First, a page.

Brioche is my absolute favorite dough to make and it also sums up the reason I became a baker.  You can not rush this dough!  It is very temperamental.  All the ingredients except for the butter are mixed until the gluten in the flour is developed.  If the butter is added upfront, the gluten strands will slip slide around and never fully develop.  The butter accounts for 80% of the flour weight in this dough so we're talking about a lot of butter.  (That's why it tastes sooo good!)  Once the gluten is developed, the butter gets added little by little until it's all incorporated.  This is the best part.  I stand by the mixer with a huge bowl of butter cubes and a cup of coffee, patiently waiting for the dough to do it's thing.  It's kind of like feeding bread to the ducks at the park. The dough then starts to have a teenage phase where it separates and looks really ugly and awkward. Just when you think it will never come back together it starts thwacking against the side of the bowl and curling up the dough hook.  It's finished...a beautiful, silky smooth dough!

Brioche was one of the formulas I worked tirelessly on while baking for Wegmans and one of the reasons I stopped baking for Wegmans.  In order for a bread to make it to production in every store, a corporate board has to agree on the product.  The members of the board have never studied bread or any sort of culinary arts for that matter.  Once, they thought that we should add more butter to the challah dough (if you're Jewish or a baker, you should be laughing your tete off right now).  Suffice to say, it was very difficult to get them to agree on anything.  The head corporate baker used to have a laugh by changing quantities of ingredients by a few grams just to be able to tell them he upped the sugar, honey or whatever they were complaining about that week.  One of the members of the board was the regional manager for the Rochester, Buffalo area.  He was a huge (read: fat) guy who wasn't very subtle in his approach.  One day he came into the store where I baked and asked me if I had any of that "Bree-otch-ee" to take his wife.  When I figured out that he was asking for Brioche and not a venerial disease, I knew it was time to get out of the corporate world.

Mangez Brioche; know there's a lotta love going into that dough and give a nod to poor Marie A!

03 December 2009


When I returned to work after my most recent maternity leave, I was told that the hotel/restaurant next door to the Patisserie was serving rosemary baguettes and they were telling their clients that I made them.  They were really giving their guests something frozen and reheated they ordered from Sysco.  I only know this because our customers were coming in and asking if we had any rosemary baguettes.  So, I did what any decent baker would do....I started making them!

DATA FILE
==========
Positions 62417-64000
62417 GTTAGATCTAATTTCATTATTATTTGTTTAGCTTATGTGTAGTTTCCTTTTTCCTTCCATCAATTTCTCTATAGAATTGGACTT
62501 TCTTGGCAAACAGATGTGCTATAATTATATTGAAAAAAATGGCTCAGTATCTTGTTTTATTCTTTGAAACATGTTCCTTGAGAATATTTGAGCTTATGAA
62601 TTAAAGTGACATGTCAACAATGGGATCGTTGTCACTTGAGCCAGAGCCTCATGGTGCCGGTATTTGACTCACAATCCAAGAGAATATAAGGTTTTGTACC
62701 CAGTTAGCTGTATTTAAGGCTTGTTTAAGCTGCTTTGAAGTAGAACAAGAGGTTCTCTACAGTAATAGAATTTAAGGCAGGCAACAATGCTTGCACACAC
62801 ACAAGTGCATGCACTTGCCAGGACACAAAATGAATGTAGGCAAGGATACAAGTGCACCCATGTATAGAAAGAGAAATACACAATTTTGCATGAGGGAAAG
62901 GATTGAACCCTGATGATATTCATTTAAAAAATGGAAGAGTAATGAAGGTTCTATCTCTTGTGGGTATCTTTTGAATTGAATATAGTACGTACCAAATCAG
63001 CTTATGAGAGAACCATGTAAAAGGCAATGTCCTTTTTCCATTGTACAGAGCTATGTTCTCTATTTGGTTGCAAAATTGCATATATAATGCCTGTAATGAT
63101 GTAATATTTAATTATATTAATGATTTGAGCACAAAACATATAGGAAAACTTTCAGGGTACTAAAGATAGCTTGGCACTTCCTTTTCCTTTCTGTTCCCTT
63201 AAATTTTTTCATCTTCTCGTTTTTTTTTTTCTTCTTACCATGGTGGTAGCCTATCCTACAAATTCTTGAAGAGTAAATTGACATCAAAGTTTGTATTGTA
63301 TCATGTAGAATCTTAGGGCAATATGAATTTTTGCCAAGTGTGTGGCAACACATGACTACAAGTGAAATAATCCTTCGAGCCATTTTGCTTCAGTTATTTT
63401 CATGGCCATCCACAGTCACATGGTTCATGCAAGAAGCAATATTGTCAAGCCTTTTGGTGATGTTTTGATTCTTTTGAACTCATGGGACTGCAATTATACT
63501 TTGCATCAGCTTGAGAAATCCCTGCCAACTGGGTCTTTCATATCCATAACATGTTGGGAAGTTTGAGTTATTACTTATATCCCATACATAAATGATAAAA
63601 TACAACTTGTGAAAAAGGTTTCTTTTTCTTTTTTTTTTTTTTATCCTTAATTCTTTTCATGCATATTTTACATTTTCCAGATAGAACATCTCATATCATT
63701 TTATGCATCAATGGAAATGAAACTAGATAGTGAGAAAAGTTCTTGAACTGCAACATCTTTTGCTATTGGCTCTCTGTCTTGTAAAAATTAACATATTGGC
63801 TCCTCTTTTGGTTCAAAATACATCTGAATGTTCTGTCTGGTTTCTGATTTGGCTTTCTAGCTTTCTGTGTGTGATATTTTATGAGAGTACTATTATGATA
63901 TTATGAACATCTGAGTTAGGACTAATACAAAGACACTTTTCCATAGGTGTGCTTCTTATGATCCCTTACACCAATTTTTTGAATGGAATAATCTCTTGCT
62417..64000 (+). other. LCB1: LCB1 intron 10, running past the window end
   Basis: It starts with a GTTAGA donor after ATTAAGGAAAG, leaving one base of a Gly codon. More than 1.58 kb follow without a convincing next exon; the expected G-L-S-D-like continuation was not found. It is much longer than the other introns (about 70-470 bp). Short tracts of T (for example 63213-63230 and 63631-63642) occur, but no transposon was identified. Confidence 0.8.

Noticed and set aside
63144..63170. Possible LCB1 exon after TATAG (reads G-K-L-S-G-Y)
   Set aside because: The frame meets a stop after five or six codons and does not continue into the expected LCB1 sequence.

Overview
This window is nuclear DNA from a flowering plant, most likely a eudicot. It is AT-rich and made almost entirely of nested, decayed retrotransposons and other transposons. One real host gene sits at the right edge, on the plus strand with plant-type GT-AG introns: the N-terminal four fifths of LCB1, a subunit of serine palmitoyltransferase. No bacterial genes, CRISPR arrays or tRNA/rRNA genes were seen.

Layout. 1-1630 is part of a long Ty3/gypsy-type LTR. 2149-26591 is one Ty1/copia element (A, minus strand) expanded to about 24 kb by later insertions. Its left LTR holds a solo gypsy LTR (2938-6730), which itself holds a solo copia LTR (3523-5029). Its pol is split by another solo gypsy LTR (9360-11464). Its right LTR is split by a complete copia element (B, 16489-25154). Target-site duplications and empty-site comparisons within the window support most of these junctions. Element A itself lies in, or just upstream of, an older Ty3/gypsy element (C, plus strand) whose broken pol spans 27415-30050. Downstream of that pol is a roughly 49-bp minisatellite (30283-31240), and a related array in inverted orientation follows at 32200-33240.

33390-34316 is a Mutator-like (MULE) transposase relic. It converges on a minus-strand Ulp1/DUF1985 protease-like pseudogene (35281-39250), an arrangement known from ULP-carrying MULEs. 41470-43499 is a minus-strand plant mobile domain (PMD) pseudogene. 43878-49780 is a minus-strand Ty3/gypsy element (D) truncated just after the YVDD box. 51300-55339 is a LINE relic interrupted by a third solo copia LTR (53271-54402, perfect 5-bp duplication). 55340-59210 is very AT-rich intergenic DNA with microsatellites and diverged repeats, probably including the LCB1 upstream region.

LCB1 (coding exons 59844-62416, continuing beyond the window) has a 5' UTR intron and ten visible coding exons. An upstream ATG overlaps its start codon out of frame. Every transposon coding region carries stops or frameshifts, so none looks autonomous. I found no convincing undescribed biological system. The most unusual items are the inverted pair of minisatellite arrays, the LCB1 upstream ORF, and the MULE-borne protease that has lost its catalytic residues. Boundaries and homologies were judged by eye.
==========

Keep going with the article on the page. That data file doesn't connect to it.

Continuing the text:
I tweaked my basic sourdough formula...a little less wheat...a little more levain, which is a stiff wheat and rye sour...a pinch of yeast to make it less dense and more airy....fresh rosemary from Keith's farm.  For the first week or so, I shaped the dough into stubby baguettes but I wasn't happy with the crust.  It was a little too think on the bottom.  Then I remembered I had some square proofing baskets I wasn't using.  I dusted the molds with brown rice flour to keep the dough from sticking and to give the crust an interesting look.  Also, a generous dusting of rice flour has a much better mouth feel than a heap of regular flour.  The end result is my new favorite bread.  I am so in love with the rosemary loaf that I haven't eaten any other bread since it's conception (expect for a little Stollen but that's a special treat).  I really hope our customers find as much value in it as I do so that I can keep baking it.  The hotel/restaurant next door actually started ordering it in roll form.  Now everybody wins!

01 December 2009


My cutting board is full of bread stumps.  This morning there is a loaf of Rosemary (which I'll get to in more detail tomorrow), Christmas Stollen from my holiday bread class, and I think what is the end of a loaf of Ciabatta bread that I brought home for my husband.  Believe it or not, this is the best thing I could be doing to keep this bread alive...it's future depends on me and how I handle it.

There are a few important things to remember when storing bread.  Delaying the staling process (or retrogradation of starches, for all the dorks like me) starts at the time of purchase.

1.  Keep the bread in the brown bag the bakery packs it in.  Don't ask for a plastic bag or, EGAD, saran wrap!  The plastic will hold moisture in and take away the crispness of the crust.  The one exception to this are the cool perferated plastic bags, the cello-like bags with all the tiny holes.  They do a great job at prolonging life. 

2. Don't ask the bakery to slice your bread!!!  You'll piss off the staff and you'll ruin the life of your bread.  Unless you're going to eat the bread on your way home, slicing it creates more surface area and it will dry out faster.  The best thing to do is to cut a slice when you need it and place the cut side down on a cutting board.  The board will keep the side you cut from fresh.

3. Never, never, never put bread in the refridgerator.  This makes starches retrograde faster than ever!  I know we all kept a loaf of Wonder Bread in our dorm fridges and it's true that the fridge will fend off mold but it will also fend off flavor.

4. If you're not planning on eating your loaf right away or if your stocking up for Monday and Tuesday when the Patisserie is closed, freeze your bread.  The freezer stops the staling process dead in it's tracks.  For best results (do I sound like a shampoo bottle?) wrap it in saran wrap even though I said never do this, now is the time.  Once it's wrapped in plastic, wrap it in aluminum foil.  Label it so you know what it is after it mixes with all the other wrapped and foiled loaves in your freezer...I'm speaking from personal experience.  When you're ready to use the bread, unwrap it and let it thaw.  Then, wet your hands and rub water on the crust.  Pop it in the oven at 375-400F for 10-15 minutes and it will be as fresh as it was the day you bought it.  I used this trick with a loaf that had been sitting out unwrapped at room temperature for a few days and it still worked wonders.

I will now step down from my soap box and go eat some of that yummy rosemary bread for breakfast...that is, if I can stay away from the Stollen that is beckoning.

Coming Soon....."What to do when your bread stales"